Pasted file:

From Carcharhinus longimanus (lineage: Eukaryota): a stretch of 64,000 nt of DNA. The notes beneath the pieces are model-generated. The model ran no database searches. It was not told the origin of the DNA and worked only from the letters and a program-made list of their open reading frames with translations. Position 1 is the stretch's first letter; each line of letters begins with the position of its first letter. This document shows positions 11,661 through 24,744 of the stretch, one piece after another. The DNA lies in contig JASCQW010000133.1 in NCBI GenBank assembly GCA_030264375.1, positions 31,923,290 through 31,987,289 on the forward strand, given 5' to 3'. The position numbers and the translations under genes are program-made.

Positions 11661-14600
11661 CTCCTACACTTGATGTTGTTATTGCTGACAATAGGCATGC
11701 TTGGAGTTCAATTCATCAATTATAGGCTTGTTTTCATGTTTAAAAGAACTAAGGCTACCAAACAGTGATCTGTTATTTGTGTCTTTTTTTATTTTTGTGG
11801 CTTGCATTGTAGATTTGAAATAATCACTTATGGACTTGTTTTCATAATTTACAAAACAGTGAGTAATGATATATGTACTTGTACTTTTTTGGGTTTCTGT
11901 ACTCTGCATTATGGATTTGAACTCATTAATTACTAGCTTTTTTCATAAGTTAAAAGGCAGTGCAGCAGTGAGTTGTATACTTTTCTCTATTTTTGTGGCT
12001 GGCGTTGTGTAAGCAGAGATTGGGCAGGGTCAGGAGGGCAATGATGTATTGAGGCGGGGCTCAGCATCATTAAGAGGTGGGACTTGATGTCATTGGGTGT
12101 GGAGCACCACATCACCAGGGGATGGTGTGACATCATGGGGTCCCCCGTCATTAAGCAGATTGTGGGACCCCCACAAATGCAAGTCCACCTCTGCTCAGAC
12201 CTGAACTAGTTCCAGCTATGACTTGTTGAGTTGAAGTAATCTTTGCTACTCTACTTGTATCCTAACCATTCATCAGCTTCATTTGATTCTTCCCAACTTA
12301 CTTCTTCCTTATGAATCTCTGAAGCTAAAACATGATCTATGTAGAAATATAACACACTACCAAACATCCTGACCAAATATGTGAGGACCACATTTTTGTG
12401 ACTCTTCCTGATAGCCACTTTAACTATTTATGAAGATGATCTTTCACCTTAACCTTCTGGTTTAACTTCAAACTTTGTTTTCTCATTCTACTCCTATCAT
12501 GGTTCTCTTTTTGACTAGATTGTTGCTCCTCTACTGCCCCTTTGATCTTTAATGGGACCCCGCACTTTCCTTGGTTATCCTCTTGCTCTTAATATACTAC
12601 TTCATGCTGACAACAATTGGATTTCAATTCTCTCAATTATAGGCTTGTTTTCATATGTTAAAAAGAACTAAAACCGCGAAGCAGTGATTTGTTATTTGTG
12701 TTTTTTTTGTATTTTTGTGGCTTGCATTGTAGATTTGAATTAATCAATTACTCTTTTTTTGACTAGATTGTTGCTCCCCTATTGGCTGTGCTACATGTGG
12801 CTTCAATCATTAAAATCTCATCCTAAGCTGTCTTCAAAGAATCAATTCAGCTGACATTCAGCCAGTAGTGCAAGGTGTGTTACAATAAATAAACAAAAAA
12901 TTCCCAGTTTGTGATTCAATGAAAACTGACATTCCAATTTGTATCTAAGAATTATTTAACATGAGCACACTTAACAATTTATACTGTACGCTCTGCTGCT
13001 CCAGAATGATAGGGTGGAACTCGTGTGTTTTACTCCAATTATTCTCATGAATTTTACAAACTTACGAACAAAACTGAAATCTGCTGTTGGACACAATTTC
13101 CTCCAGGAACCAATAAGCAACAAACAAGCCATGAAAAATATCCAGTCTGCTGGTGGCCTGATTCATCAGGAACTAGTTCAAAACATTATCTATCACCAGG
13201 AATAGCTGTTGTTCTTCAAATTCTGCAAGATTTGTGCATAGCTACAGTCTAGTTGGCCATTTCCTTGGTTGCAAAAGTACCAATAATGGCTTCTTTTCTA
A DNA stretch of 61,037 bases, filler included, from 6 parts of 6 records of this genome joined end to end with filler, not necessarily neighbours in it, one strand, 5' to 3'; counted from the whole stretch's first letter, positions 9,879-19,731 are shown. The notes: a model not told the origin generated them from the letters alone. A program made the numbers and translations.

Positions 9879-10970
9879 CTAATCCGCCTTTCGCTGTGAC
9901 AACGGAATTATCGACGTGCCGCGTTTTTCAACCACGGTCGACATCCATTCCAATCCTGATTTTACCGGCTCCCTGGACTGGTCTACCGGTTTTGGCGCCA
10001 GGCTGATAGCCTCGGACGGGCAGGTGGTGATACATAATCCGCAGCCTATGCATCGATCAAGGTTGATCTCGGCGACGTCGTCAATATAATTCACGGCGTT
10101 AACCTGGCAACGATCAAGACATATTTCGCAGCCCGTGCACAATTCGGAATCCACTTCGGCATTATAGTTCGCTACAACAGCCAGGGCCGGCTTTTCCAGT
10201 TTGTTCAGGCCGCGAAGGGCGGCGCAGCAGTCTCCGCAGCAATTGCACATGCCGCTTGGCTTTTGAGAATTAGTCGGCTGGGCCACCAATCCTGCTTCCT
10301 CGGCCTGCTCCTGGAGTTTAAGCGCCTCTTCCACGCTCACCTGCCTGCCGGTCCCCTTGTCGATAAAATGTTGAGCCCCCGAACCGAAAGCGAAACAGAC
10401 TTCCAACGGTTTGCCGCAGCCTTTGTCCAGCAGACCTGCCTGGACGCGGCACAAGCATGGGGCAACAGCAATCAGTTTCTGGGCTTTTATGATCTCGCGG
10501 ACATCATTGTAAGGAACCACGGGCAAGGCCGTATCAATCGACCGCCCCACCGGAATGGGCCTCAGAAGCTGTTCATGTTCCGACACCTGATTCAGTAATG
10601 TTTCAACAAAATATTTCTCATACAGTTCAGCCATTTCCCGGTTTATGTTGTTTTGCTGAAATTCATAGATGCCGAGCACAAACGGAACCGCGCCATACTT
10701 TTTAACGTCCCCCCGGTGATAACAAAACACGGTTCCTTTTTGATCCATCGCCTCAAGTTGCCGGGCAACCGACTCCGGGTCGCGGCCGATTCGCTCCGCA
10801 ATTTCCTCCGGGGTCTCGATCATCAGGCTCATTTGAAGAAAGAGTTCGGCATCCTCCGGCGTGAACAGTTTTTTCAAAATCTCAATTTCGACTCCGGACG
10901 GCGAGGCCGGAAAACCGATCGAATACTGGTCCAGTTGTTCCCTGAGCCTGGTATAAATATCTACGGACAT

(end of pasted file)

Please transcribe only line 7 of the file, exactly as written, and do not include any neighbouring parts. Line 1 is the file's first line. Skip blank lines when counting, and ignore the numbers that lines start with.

12001 GGCGTTGTGTAAGCAGAGATTGGGCAGGGTCAGGAGGGCAATGATGTATTGAGGCGGGGCTCAGCATCATTAAGAGGTGGGACTTGATGTCATTGGGTGT